Coastal Currents Arts – and good Hastings walk

Another enormously long walk last weekend – something I really like about Hastings is how you can go on such interesting walks, so many of which are off the road via twittens, through woods etc.  There is so much variety – a different view opens up every time you turn a corner.

This time, we puffed up the side of the West Hill, having started just below Sacred Heart in London Road. Again, as usual, we were blown away by the view from the top. Stopped for coffee at the West Hill Cafe – as grungy as ever.  Another fabulous sunny day – clear, crisp, with just a hint of autumn in the quality of the light.  It was one of the Coastal Currents Festival Open Studio weekends, so we dropped in at the Beacon on our way back across the hill.  The artistic inhabitants seemed a good deal more sorted than we have sometimes found them in the past – they were obviously preparing to serve food to visitors – lots of tables out in the big garden. We found well-known potter Judith Rowe in her studio – wearing a lovely blue and white spotted fifties dress.  The Philosopher bought a pot as a birthday present (not saying more because I know the intended recipient reads this blog!). I bought a strange plate with a picture of Adam and Eve on it. The Beacon is obviously developing itself in all sorts of ways – workshops, art events etc – looks good.

Then on down St Mary’s Terrace, past all the pretty houses, down the steps across the railway (aka Dog Poo Alley) and down into Alexandra Park.  Park was looking particularly splendid.

Up through Shornden Wood, round the reservoir, and piled hopefully into the North Star in Clarence Road.  Had always liked the look of the pub, and clearly it does excellent beer – but horrors and disappointment – no food, so sadly we left again.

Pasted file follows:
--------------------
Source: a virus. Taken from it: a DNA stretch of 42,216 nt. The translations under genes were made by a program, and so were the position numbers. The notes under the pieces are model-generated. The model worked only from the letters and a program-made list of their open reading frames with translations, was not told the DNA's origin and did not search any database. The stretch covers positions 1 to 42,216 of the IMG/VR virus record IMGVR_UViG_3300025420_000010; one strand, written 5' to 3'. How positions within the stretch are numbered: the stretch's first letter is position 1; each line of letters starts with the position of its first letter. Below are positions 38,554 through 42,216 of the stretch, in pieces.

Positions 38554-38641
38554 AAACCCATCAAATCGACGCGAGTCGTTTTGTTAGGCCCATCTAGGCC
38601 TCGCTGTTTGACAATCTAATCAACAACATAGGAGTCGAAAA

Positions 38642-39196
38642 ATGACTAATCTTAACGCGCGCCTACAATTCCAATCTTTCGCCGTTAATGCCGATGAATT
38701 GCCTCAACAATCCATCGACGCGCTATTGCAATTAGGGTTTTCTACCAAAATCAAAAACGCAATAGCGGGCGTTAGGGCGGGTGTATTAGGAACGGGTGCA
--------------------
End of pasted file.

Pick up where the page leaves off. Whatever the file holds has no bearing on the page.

Down into Summerfields Wood.  The place has quite a spooky feel to me – maybe because it has been much less tended than others, maybe because the valley is darker, I don’t know.  No-one working in the walled garden today, but we visited the Folly/spring/pool.  For once, it was looking quite neat – last time we walked past we had to move a huge tree branch to let the water flow down.

It was constructed as a mock Roman bath in the 1830s, but local Hastingas attribute far more mystic origins to it.

By this time, we were really hungry, and quite tired, so once we got back down to town we went to Frank’s Front Room for lunch.  Had never been before, and were very impressed.  Food was delicious and excellent value, nice atmosphere, nice people, good beer.  They also had a Coastal Currents show, by an artists’ group called Zoom. We ate lunch with one of the members, a photographer/artist called Penny Hobson.  Many months ago we saw her beachcombing creations at the Arts Forum – pictures made of old cigarette lighters – really quirky.

I may as well carry on about Coastal Currents, now I have started.  The next day we went down to the sea-front and visited the studios in the beach huts.  We were pleased to see Claire Fletcher in the hut she keeps with her partner.  We have one of her pictures here at home, in our bedroom, of a child sitting on the top of the Downs with a dog, looking into the distance.  Her pictures are light-hearted, and yet somehow poignant – they give a wrench to the heart – something about lost magic of childhood, I guess..  I found lying in bed looking at our picture immensely comforting when I was ill – nearly two years ago now.  This time I saw another picture I really liked, but am torn about getting it….

We also called in to the Incurva studio in the Old Town to visit our fly-press (see earlier blog about Battleaxe’s Brummie heritage).  A jewellery maker has just moved into the studio, and Leigh Dyer was about to set up our press for her to use.  I am so glad it will be put to work.

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